Household rats and mice are pretty high on the list of public enemies, and with good reason: for hundreds of years, these mangy, disease-ridden rodents have instilled fear in disgust in humans by causing illness and discomfort in all parts of the world.
If you’ve never had a first-hand encounter with one of these creatures in your home and can’t understand why they’ve earned such a negative reputation, read through our list of the top 5 rat & mouse moments in history and form your own opinion:
5. The Pied Piper
As the popular children’s tale has it, the town of Hamelin, Germany experienced an overwhelming rat infestation in 1284. A pied-clothed man approached Hamelin’s mayor, offering to remove the rats for good. In return, the mayor promised to pay him.
The man, a skilled piper, then walked through Hamelin, playing a song that lured all of the town’s rats away. The pied piper led all of the rats directly into the Weser River in an attempt to drown them, but one survived.
When the pied piper returned to the town to collect payment, the mayor refused to pay the agreed upon amount, prompting him to exact revenge. In a similar fashion, the pied piper led all of Hamelin’s children out of the town, never to be seen again by some accounts.
Before scientists researched genetically modified crops, they looked toward a familiar four-legged animal for help: the mouse. That’s right — the first animal to be genetically modified was a mouse.
German-born scientist Rudolf Jaenisch created the first ever genetically modified animal by injecting DNA into a mouse embryo. Genes from the injected DNA were present in every cell as the mouse grew, advancing genetics and human disease research.
Not a bad contribution.
3. Will Oversized Rats Take Over?
If you had to bet money on which of Earth’s creatures would survive a mass extinction, you’d probably place your money on the cockroach. After all, they’re able to withstand doses of radiation 10 times higher than what would be lethal to humans, can survive over a month without food, and can reproduce quickly and in large amounts.
Well, if you put your money on these disgusting bugs, you may have to pay up: experiments conducted by British researchers have shown that rats are the best suited mammals for survival and repopulation in a mass-extinction scenario.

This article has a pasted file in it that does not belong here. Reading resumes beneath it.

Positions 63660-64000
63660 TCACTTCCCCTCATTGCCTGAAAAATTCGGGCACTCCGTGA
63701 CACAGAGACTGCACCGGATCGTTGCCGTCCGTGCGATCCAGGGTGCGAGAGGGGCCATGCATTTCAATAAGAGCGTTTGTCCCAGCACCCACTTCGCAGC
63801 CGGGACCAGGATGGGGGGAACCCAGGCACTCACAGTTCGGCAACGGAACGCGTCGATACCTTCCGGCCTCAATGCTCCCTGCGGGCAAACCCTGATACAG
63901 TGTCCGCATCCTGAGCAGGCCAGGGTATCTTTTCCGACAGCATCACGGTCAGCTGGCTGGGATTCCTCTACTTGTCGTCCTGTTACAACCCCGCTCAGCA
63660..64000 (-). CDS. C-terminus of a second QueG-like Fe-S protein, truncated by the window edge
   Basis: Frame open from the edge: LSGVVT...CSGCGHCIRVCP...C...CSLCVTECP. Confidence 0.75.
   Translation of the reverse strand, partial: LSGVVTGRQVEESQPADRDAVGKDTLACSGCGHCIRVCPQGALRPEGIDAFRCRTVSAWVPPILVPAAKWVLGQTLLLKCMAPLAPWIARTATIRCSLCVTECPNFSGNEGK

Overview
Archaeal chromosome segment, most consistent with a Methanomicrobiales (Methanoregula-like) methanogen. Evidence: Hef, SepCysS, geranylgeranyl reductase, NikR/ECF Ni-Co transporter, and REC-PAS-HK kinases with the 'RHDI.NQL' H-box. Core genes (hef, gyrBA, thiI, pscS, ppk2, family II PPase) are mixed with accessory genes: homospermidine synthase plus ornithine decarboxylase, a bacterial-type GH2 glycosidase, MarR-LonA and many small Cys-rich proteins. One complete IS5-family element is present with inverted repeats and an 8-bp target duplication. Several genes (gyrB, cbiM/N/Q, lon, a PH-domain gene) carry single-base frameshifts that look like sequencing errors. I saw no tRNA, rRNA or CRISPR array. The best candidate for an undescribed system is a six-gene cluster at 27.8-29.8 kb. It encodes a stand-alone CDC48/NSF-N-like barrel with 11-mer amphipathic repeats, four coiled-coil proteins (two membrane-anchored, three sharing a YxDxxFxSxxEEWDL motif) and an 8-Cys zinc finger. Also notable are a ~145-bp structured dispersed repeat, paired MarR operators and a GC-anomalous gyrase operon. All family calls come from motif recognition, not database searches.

The researchers cited a rat’s ability to infiltrate, adapt, and populate in hostile environments. And, because they’d find a new home at the top of the food chain, they’ll become larger. The experiments consider the timeframe for the changes to the Earth in 2 to 3 million years, meaning we won’t be here to see these giant, terrifying creatures.
2. The One Rat to Rule them All
Rats may be social animals, but they don’t have a very strong sense of hierarchy. There aren’t soldier rats and worker rats like you’d see in a bee colony, but there is a king rat.
A king rat isn’t one single rat, though, and you’re unlikely to see one unless you visit a museum that houses one of the 50 ever reported in the world. Similar to how you’d king a checker’s piece, a king rat is actually several rats bound together by tangled tails.
The largest known rat king considered of 32 individual, fully grown rats, and is currently on display in the Mauritianum Museum in Altenburg, Germany.
1. The Black Plague
The 14th Century’s bubonic plague or “The Black Death” was a disease that quickly claimed the lives of an estimated 25 million Europeans, an estimated 30% of the continent’s population at the time.
The bubonic plague was a zoonotic disease, meaning it originated from an animal. That animal is none other than the rat, who carried fleas with the bacteria that began the massive outbreak.
The Black Death is a tragic story, but all the more reason to understand why we call rats and mice “vectors for disease.” Even though these rodents may not be infected, they often carry creatures like fleas that do.